White-tailed Deer Management Plan

The National Park Service (NPS) initiated a white-tailed deer management planning effort in 2011 in an effort to preserve and restore natural ecosystems in peril on Fire Island; to preserve the historically significant landscape at the William Floyd Estate on Long Island; and to reduce human-wildlife conflicts.

On April 28, 2016, the NPS Northeast Regional Director approved Fire Island National Seashore's Final Deer Plan/Environmental Impact Statement (Final Plan/EIS) through a record of decision. The plan was developed in cooperation with the New York State Department of Environmental Conservation (NYSDEC), U.S. Department of Agriculture –Animal and Plant Health Inspection Services (USDA - APHIS), and with public involvement.

The plan sets forth an integrated management strategy which is necessary to protect the globally rare Sunken Forest and other natural areas on Fire Island, including the maritime forest at Carrington, Talisman, Blue Point, and Watch Hill/Wilderness; and, to maintain the historic landscape at the William Floyd Estate, a unit of the seashore located in Mastic Beach on Long Island.

The breadth of public and agency comments received and the NPS response to substantive comments are included in the approved plan, which identifies the National Park Service (NPS) preferred mnagement alternative, Alternative D.

The integrategrated deer management strategy calls for:

  • enhanced education and outreach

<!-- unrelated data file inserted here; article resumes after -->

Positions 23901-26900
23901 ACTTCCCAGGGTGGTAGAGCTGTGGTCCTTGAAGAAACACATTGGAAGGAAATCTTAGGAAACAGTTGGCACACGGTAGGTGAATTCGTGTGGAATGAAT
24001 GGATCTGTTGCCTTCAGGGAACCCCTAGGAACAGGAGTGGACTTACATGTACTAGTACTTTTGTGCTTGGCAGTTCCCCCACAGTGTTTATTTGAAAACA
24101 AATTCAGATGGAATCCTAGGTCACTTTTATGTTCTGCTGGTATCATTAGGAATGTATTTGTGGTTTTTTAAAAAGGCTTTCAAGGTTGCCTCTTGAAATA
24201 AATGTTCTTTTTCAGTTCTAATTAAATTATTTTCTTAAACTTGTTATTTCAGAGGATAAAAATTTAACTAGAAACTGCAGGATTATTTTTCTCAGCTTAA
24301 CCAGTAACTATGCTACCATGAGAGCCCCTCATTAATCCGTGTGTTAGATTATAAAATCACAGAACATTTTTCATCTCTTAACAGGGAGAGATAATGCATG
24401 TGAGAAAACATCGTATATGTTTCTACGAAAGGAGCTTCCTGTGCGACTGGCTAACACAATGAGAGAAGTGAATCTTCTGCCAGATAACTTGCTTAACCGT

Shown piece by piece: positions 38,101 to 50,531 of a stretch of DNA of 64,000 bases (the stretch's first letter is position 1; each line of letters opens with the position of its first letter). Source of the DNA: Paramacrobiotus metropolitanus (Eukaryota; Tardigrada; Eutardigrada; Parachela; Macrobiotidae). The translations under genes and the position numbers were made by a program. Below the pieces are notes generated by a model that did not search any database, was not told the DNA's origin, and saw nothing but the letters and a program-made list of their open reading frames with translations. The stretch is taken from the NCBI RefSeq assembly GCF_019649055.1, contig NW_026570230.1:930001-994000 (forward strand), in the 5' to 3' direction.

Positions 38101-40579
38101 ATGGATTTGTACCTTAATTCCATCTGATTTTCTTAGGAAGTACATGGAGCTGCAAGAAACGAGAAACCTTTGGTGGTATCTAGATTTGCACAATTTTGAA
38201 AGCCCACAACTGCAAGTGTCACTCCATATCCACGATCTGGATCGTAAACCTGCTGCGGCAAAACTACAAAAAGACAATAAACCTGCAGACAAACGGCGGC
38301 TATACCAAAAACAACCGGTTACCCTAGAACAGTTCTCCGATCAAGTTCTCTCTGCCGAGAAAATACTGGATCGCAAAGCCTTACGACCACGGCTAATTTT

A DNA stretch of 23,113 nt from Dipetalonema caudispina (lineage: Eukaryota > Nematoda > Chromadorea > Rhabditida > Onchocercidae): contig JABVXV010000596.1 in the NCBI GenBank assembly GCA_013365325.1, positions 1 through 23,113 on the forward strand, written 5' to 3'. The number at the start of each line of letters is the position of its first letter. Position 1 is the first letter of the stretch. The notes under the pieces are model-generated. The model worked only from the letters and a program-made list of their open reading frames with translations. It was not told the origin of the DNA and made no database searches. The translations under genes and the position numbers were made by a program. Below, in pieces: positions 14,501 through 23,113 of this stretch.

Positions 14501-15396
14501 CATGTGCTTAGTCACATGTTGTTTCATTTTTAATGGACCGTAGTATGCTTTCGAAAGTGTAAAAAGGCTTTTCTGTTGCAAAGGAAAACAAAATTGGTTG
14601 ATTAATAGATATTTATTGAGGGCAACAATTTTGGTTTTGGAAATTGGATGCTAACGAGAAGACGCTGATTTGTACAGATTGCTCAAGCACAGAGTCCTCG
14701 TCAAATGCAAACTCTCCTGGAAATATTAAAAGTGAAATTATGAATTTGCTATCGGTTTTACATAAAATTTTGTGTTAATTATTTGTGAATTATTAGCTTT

• enhanced deer and vegetation monitoring
  • fencing of the historic core at the William Floyd Estate (approximately 80 acres)
  • exclosure fencing in the Sunken Forest (approximately 44 acres of maritime holly forest)
  • a combination of sharpshooting (on NPS properties), capture and euthanasia of individual deer (where appropriate), and public hunting (within the Fire Island Wilderness only) to achieve the plan objectives (estimated at 20-25 deer per square mile)
  • the option for fertility control to maintain deer density when a fertility control agent which meets NPS criteria becomes available (NPS criteria may be found in the Final Deer Plan/EIS on pages 39-41, and more information on the development of these criteria may be found in Appendix E on page E-8. Additional information on fertility control may be found in Appendix D.)

The final plan and planning documents may be viewed on the NPS Planning, Environment and Public Comment (PEPC) website.

 

Studying White-tailed Deer and Vegetation on Fire Island


White-tailed deer were rarely seen on Fire Island when the national seashore was established in 1964. In the late 1960s scientists began studying the Sunken Forest, a globally rare and centuries-old maritime forest on Fire Island. For the past 50 years, researchers have returned to the Sunken Forest to survey plots established in 1967 to measure change in the amount and type of vegetation in the forest, and to understand how herbivores like white-tailed deer influence those changes. Deer and vegetation research at Fire Island National Seashore has shown that white-tailed deer are the primary influence on the forest and are responsible for the decline seedling, sapling, and herbaceous plant recruitment.

In 1993 t
he Humane Society of the United States initiated a long-term study to investigate whether an immunocontraceptive vaccine, porcine zona pellucida (PZP) could be useful at Fire Island as a deer management tool. Fire Island National Seashore and the United States Geological Survey (USGS) partnered during the second and third phases of this study (Phase I: 1993-1997, Phase II: 1998-2002, Phase II: 2003-2009). The PZP study, conducted on Fire Island until 2009, showed mixed results.

Email us for a chronology of events related to deer and vegetation research and the white-tailed deer management plan.


 

Last updated: April 11, 2018

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